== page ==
- Is there anyone in the family with a disability or do you envisage staying in the house for a long time i.e. might mobility problems associated with aging need to be addressed?
- First floor rooms can be more than just bedrooms. Using a bright upstairs room in winter might be just the thing to help you through dark days.
Design and energy efficiency
- Energy efficiency is considered an integral part of any extension and refurbishment. Do you have any specific requests, for example, using energy from renewable sources?
- Insulating external walls for better thermal performance – your architect will advise on the best options and any planning requirements involved.
- Upgrading windows to improve thermal performance and reduce heat loss can influence how you use a space. For example, upgrading an existing sunroom or conservatory with triple glazing can ensure that it can be used all-year-round.
- Improving the air-tightness of your home will help avoid unwanted air leaks. Commonly a door-blower test is used to identify air leaks.
- Fitting renewable energy sources, such as solar panels, wood pellet boilers, or heat pumps can save energy and lower costs in the long-run . However, as these can be expensive additions, your architect will advise on the return over time of each.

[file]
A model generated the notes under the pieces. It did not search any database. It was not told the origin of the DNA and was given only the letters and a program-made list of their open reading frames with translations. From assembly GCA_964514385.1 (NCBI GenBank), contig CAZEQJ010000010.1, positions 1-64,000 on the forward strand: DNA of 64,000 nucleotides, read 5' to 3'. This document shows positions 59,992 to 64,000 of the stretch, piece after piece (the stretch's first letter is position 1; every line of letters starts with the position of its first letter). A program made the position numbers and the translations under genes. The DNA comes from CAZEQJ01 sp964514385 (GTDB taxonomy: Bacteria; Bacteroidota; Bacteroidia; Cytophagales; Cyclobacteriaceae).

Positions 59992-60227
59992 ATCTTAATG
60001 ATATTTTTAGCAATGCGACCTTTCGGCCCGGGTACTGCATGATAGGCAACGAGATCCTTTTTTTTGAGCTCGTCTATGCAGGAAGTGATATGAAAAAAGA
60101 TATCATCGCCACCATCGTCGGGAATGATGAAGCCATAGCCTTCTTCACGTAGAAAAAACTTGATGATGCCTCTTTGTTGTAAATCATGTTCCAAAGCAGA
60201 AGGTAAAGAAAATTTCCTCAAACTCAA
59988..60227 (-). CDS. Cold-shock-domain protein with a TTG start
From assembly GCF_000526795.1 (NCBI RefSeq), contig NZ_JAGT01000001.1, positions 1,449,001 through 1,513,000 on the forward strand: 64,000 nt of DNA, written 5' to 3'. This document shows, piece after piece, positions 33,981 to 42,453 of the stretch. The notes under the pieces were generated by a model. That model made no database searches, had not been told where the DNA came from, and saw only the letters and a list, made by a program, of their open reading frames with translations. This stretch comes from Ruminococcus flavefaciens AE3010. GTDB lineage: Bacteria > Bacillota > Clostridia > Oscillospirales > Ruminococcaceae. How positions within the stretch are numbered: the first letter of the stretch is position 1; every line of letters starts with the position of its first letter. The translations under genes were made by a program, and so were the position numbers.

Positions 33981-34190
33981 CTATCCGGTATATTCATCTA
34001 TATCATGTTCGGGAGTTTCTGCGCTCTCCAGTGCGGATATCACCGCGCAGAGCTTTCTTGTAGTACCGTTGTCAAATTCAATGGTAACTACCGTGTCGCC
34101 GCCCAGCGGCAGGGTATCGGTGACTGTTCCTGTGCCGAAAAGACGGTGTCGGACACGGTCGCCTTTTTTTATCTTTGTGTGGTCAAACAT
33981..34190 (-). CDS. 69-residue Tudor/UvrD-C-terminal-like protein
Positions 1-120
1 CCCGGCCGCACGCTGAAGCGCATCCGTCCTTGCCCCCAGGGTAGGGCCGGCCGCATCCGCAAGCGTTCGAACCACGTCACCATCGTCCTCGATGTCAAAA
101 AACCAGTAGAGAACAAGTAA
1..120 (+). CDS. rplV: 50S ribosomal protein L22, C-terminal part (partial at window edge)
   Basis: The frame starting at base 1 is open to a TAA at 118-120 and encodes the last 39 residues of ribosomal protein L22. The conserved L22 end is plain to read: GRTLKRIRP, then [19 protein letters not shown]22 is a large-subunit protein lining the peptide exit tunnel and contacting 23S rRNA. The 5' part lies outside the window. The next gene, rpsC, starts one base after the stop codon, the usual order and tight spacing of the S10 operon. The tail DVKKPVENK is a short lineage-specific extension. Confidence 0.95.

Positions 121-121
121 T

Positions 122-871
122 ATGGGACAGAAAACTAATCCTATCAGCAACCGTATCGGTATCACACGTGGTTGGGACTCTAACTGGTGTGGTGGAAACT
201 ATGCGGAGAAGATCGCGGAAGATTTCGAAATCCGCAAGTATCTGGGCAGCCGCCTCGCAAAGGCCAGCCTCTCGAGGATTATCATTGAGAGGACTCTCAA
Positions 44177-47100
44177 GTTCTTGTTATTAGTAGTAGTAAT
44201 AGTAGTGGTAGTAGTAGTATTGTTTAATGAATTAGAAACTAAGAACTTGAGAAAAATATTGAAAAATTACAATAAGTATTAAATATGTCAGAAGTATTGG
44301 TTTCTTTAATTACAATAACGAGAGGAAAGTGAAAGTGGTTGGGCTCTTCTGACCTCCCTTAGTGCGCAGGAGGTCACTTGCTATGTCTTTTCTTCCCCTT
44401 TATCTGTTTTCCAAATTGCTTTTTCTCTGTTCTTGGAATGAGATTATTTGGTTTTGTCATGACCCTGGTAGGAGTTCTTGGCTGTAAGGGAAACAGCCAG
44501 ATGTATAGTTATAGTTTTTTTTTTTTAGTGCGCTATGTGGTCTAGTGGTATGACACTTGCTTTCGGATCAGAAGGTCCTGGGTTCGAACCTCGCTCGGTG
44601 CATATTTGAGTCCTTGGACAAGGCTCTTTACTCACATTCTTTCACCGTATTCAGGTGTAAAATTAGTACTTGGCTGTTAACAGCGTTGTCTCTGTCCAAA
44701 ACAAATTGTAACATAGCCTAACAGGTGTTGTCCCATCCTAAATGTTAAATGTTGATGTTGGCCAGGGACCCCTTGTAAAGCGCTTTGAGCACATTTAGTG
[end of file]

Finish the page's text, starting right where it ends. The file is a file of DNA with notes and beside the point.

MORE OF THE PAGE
- Remodelling your home for better orientation to benefit from light. Your architect may recommend changes to the layout or opening up a south-facing wall to benefit from sunlight, also known as passive solar gain.
- Insulate your attic. This can reduce bills and make your home more comfortable to live in.
- Fit an additional lagging jacket over your hot water cylinder to reduce heat loss at minimal expense.
Furniture and finishes
- Get extra-high kitchen wall cabinets, wardrobes, and shelves that extend up to your ceiling. You gain additional shelving and a reduction in visible clutter.
- Be selective in your use of colour – lighter, unified colour schemes maximise the sense of space as well as light.
- Use up-lighters and floor lights in preference to traditional down-lighters, and reduce wattage to create a more pleasant ambience.
Top tips when considering buying a new home
- When you buy a new house or apartment, check to see that it has been designed by an RIAI Registered Architect.